4. A foldable shelter, comprising vertical, horizontal and intermediate generally U-shaped frame members, a joint means attached to each end of said frame members, each joint means having a vertical joint member with a spike on its lower end, said horizontal frame member being joined rigidly to said joint member and said vertical and intermediate frame members being pivotally joined to said joint member, said vertical frame member having a releasable pin connecting said joint member with said vertical member to retain the latter in its unfolded position, and a water repellent flexible cover secured to said frame member.

References Cited by the Examiner UNITED STATES PATENTS 1,650,111 11/1927 Byne 4 1,696,245 12/ 1928 Manly.

2,014,336 9/1935 Marthaler 1357.1 2,543,597 2/1951 Peery 1357.1 2,936,771 5/ 1960 Marchfield et al. 1355 3,017,893 1/ 1962 Greenbie 135- -4 3,082,780 3/ 1963 Macy 135-4 HARRISON R. MOSELEY, Primary Examiner.

S- A SMAN, L. J. SANTISI, Assistant Examiners.

Patent Citations
Cited PatentFiling datePublication dateApplicantTitle
US1606245 *Jul 7, 1925Nov 9, 1926Lang Everett PSprinkling system
US1650111 *Jan 19, 1927Nov 22, 1927Edward ByneTent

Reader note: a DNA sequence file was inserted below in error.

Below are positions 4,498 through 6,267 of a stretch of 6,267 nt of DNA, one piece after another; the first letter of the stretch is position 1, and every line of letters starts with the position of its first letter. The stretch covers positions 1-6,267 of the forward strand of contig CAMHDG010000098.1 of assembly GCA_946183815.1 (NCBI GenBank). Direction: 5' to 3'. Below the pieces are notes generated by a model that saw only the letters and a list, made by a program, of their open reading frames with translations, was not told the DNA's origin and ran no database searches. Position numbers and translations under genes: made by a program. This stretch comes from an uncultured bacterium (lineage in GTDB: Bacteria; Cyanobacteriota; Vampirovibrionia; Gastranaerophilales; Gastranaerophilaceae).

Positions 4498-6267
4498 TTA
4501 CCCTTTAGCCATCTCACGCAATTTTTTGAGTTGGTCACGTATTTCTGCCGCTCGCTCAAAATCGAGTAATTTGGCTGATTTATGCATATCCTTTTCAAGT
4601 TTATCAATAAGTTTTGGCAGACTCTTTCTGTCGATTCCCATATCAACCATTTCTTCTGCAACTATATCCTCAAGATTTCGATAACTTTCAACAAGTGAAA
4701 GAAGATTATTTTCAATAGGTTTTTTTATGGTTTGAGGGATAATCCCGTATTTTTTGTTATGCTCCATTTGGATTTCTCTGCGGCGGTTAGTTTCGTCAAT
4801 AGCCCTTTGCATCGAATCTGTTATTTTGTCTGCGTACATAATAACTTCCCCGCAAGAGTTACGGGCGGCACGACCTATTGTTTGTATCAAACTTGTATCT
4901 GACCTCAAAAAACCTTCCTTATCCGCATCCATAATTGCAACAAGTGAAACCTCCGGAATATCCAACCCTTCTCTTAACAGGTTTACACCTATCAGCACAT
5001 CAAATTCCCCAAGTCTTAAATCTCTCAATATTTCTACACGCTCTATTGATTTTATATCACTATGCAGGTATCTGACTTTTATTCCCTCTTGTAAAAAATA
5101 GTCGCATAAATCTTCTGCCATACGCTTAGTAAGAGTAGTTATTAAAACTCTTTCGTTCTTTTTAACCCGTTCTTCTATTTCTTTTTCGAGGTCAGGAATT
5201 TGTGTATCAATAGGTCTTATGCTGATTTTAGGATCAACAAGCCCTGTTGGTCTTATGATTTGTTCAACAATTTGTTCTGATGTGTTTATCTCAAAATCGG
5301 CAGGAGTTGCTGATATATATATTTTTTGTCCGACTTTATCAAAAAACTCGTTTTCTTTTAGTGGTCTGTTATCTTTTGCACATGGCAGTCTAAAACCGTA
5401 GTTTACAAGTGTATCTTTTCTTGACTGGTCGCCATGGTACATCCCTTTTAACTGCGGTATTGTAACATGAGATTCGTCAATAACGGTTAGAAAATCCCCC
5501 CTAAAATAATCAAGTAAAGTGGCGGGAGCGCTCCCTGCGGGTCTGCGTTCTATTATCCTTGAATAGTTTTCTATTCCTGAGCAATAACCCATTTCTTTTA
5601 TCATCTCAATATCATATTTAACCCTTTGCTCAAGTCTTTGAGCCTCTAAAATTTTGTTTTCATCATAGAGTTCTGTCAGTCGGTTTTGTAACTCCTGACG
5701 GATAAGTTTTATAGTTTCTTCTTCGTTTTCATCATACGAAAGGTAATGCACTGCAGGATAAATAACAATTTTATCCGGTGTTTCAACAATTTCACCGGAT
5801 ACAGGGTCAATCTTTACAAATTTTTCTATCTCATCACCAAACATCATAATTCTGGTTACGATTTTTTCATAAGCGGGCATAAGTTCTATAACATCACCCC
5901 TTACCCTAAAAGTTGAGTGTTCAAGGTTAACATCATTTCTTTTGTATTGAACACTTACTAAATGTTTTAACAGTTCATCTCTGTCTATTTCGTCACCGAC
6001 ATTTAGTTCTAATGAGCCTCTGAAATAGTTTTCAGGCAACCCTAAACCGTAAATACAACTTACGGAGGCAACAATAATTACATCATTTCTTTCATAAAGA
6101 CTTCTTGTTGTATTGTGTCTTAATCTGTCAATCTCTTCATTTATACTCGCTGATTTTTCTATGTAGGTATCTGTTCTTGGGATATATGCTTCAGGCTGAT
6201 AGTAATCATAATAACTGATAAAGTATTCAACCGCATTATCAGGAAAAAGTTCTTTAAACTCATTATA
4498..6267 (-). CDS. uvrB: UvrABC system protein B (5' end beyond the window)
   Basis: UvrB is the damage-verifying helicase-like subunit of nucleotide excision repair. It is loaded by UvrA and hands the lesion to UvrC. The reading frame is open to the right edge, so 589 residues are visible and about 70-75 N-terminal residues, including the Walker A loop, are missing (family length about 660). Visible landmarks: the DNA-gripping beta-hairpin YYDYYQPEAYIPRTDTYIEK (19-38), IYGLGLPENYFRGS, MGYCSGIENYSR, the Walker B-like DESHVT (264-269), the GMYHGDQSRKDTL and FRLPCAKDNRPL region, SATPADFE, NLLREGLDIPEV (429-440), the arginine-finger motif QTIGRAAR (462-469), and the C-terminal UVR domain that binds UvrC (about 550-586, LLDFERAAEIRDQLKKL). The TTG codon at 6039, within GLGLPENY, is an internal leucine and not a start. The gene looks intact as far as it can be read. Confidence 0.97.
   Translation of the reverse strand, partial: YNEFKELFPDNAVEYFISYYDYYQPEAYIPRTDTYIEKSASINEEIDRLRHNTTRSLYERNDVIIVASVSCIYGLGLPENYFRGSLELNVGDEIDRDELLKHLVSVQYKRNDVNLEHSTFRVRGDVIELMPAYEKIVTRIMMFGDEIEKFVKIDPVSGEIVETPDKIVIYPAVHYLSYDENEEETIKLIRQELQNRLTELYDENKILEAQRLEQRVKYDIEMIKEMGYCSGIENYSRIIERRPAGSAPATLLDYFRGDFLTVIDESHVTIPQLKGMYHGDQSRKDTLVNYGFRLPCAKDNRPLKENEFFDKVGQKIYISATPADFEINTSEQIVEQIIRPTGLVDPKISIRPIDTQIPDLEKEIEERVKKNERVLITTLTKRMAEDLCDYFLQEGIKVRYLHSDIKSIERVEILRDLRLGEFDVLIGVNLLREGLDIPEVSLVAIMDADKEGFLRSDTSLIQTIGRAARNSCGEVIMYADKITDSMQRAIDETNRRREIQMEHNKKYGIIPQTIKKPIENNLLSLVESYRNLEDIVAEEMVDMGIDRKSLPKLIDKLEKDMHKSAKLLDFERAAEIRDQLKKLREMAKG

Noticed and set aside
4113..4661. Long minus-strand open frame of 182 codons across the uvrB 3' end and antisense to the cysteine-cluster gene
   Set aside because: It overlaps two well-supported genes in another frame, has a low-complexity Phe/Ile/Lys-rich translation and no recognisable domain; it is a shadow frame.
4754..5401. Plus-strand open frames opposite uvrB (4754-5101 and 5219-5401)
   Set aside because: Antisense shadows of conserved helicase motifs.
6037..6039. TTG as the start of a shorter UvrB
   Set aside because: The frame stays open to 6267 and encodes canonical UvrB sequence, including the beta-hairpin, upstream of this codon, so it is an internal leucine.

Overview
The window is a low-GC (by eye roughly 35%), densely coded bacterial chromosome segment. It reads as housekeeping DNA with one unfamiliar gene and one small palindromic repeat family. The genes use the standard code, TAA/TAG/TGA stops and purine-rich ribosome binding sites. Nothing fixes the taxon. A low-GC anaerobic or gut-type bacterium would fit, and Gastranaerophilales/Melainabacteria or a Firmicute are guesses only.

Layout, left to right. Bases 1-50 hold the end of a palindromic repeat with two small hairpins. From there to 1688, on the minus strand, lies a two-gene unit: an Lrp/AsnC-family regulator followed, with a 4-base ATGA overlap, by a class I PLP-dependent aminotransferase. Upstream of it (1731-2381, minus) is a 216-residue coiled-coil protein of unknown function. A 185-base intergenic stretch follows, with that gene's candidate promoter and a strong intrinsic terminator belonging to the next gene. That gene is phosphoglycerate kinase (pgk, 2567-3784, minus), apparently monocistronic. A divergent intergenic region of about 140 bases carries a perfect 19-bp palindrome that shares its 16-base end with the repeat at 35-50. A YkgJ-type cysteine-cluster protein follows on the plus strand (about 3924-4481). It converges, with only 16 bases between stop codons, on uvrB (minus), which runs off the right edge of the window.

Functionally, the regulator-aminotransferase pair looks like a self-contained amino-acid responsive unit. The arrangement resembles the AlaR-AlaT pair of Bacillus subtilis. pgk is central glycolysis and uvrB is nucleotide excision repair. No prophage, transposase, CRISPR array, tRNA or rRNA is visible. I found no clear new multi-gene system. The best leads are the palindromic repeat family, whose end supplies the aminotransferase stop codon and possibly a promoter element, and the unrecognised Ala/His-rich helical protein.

US2014336 *Jul 26, 1932Sep 10, 1935Marthaler Charles FCollapsible insect screen
US2543597 *Sep 29, 1947Feb 27, 1951William W PeeryBeach bag and canopy
US2936771 *Jul 7, 1958May 17, 1960Rudolph L MarchfieldCollapsible tent frame
US3017893 *Sep 2, 1958Jan 23, 1962Portapavilion Structures LtdCollapsible building structure
US3082780 *Sep 15, 1960Mar 26, 1963Harry D MacyPortable shelter
Referenced by
Citing PatentFiling datePublication dateApplicantTitle
US3509891 *Dec 18, 1968May 5, 1970Erwin L De BoltCollapsible shelter for ice fishermen,game hunters and the like
US3760826 *Oct 12, 1971Sep 25, 1973 Shelter structure
US4355650 *Jun 2, 1980Oct 26, 1982Jean BeaudryPortable shelter
US4716918 *Jun 20, 1986Jan 5, 1988Her Majesty The Queen In Right Of CanadaTent
US5368057 *Aug 24, 1992Nov 29, 1994Lubkeman; Raymond F.Collapsible ice fishing shelter
US8555909 *Sep 23, 2011Oct 15, 2013Sportsman CorporationTent
US20130032187 *Sep 23, 2011Feb 7, 2013Sportsman CorporationTent
Classifications
U.S. Classification135/132, D25/56, 135/118, 135/901
International ClassificationA01K97/22, E04H15/38, E04H15/00
Cooperative ClassificationA01K97/22, E04H15/38, E04H15/001, Y10S135/901
European ClassificationE04H15/38, A01K97/22, E04H15/00A